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The idea of version control for data has existed for decades. Countless startups and products have tried to tackle the problem, but nothing has come close to success. Why? Is the idea flawed?
Data Volume. Datasets grow and accumulate history significantly faster than code repositories. It’s challenging to do data versioning in a performant manner.
Needs bespoke tools. Version control systems that work well for code do not work well for large datasets. There are many issues here, but it boils down to the data structures and index design.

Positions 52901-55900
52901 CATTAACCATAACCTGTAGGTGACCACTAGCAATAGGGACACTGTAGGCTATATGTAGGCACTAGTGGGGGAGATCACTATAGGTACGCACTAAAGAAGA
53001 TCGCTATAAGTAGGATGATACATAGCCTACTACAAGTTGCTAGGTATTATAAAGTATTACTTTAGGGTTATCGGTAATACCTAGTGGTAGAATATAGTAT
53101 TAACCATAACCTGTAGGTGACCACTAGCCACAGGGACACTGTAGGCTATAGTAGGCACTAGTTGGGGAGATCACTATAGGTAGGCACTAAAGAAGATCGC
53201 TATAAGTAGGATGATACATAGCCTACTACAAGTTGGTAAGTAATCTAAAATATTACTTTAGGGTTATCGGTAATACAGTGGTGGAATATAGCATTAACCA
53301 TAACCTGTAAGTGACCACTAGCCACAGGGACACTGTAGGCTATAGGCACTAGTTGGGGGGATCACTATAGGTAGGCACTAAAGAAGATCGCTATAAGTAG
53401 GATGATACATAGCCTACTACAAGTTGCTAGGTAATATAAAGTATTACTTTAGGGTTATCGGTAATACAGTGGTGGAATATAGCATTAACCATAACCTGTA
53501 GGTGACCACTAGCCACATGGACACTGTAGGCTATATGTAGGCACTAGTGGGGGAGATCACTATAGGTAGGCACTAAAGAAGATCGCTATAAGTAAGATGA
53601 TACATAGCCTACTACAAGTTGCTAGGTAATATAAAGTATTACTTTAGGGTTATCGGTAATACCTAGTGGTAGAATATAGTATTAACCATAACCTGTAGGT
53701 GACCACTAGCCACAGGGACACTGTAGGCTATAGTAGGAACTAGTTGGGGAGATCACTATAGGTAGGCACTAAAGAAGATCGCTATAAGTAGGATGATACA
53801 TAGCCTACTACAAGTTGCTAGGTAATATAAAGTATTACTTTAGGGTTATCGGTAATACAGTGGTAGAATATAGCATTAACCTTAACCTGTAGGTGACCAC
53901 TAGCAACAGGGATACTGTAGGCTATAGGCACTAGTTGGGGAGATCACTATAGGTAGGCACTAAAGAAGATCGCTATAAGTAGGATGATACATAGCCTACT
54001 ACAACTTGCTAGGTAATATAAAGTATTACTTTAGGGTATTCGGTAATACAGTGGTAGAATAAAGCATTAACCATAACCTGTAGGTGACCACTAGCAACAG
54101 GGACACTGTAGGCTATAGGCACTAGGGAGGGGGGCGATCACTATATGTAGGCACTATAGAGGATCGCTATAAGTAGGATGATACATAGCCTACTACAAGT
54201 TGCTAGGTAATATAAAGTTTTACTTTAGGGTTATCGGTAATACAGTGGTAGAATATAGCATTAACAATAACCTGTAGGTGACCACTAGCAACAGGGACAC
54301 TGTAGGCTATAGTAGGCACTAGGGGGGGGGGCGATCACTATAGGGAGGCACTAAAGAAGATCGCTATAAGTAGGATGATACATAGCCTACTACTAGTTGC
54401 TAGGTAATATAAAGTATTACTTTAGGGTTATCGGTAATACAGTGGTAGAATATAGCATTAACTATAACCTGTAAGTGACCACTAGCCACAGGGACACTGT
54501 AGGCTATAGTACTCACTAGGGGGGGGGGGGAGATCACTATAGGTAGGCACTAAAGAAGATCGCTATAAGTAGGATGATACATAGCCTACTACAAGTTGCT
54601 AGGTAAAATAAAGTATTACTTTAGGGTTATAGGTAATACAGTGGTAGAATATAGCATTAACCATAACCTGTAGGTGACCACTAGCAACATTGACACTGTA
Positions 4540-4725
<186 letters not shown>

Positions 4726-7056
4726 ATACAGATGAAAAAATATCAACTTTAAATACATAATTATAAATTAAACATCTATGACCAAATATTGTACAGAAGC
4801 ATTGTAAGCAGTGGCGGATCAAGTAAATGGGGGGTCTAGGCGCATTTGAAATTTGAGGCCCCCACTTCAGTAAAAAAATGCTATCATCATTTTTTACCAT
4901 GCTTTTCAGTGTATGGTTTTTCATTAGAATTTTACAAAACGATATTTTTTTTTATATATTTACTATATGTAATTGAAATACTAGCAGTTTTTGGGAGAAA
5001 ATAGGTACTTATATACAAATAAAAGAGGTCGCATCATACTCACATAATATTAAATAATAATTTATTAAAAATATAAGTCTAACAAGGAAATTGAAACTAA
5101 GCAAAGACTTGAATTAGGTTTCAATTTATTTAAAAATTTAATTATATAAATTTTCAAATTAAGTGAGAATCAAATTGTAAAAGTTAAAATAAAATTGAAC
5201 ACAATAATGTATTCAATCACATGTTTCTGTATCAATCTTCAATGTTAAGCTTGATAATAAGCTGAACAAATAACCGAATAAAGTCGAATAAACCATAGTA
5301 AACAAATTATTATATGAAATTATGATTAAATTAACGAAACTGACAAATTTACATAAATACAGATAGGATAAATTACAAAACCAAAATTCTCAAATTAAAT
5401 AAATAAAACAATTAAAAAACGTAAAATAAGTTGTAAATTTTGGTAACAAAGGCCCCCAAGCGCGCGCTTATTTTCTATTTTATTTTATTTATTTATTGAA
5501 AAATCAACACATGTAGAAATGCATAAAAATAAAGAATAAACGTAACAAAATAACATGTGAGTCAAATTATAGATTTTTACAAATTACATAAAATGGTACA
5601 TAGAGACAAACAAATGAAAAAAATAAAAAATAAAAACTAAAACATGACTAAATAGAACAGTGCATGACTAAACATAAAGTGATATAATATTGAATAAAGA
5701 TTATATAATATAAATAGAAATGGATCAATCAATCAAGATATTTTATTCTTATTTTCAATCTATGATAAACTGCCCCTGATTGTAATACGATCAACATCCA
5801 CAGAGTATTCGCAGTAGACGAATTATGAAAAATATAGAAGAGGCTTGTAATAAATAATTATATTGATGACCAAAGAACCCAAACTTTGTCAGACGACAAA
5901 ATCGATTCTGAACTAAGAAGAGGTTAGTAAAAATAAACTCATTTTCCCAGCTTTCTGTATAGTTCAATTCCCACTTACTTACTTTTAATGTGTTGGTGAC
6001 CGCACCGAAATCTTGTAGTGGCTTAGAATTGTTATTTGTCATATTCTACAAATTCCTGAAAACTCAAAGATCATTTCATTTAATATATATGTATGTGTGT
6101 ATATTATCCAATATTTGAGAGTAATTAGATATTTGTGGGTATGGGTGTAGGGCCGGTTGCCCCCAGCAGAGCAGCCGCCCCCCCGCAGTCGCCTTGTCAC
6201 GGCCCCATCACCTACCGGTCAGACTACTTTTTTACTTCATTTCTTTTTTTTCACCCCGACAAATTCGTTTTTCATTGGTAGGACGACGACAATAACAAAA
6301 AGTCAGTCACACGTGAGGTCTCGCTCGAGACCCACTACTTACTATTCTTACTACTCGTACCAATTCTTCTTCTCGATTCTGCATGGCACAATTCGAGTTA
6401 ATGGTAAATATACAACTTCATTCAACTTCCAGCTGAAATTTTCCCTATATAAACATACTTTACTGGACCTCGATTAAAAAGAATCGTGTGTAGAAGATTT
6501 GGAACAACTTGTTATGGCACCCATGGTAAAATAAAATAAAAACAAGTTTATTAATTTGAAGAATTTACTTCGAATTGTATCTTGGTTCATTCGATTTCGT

Data Sensitivity. Storing secrets and sensitive data in version control is usually considered a bad practice. It’s hard but doable to keep this kind of data out of regular code repositories (e.g., runtime environment variables or fetching from a secret store), but databases are usually a primary store for sensitive data (e.g., PII)
Schema changes. What happens when the schema changes?
What constitutes a version? A single new record? A single modified record? A single modified field? A schema change?
Merge is not defined for many data types. History often implies mergability, but many data types don’t have obvious merge strategies. Diffing fields like JSON require an understanding of the language semantics. Merging binary blobs doesn’t make sense.